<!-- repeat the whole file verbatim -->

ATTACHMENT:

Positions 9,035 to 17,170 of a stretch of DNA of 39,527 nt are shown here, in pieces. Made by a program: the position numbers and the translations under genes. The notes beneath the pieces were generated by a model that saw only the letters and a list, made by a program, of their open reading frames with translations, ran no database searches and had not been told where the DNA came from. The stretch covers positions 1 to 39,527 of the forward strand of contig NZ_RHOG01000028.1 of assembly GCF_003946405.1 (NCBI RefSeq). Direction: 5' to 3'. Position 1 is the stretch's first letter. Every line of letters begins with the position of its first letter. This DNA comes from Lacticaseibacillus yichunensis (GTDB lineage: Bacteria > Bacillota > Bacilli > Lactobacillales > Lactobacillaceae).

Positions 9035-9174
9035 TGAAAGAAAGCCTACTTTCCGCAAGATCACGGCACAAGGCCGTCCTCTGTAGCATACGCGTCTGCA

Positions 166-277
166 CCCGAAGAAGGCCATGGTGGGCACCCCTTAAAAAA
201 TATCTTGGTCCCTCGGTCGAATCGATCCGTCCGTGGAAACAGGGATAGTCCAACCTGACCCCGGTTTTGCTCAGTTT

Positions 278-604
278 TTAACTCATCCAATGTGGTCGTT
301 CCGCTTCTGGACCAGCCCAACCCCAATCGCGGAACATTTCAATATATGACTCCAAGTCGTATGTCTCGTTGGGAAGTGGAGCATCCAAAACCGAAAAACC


Positions 9,035 to 17,170 of a stretch of DNA of 39,527 nt are shown here, in pieces. Made by a program: the position numbers and the translations under genes. The notes beneath the pieces were generated by a model that saw only the letters and a list, made by a program, of their open reading frames with translations, ran no database searches and had not been told where the DNA came from. The stretch covers positions 1 to 39,527 of the forward strand of contig NZ_RHOG01000028.1 of assembly GCF_003946405.1 (NCBI RefSeq). Direction: 5' to 3'. Position 1 is the stretch's first letter. Every line of letters begins with the position of its first letter. This DNA comes from Lacticaseibacillus yichunensis (GTDB lineage: Bacteria > Bacillota > Bacilli > Lactobacillales > Lactobacillaceae).

Positions 9035-9174
9035 TGAAAGAAAGCCTACTTTCCGCAAGATCACGGCACAAGGCCGTCCTCTGTAGCATACGCGTCTGCA

Positions 166-277
166 CCCGAAGAAGGCCATGGTGGGCACCCCTTAAAAAA
201 TATCTTGGTCCCTCGGTCGAATCGATCCGTCCGTGGAAACAGGGATAGTCCAACCTGACCCCGGTTTTGCTCAGTTT

Positions 278-604
278 TTAACTCATCCAATGTGGTCGTT
301 CCGCTTCTGGACCAGCCCAACCCCAATCGCGGAACATTTCAATATATGACTCCAAGTCGTATGTCTCGTTGGGAAGTGGAGCATCCAAAACCGAAAAACC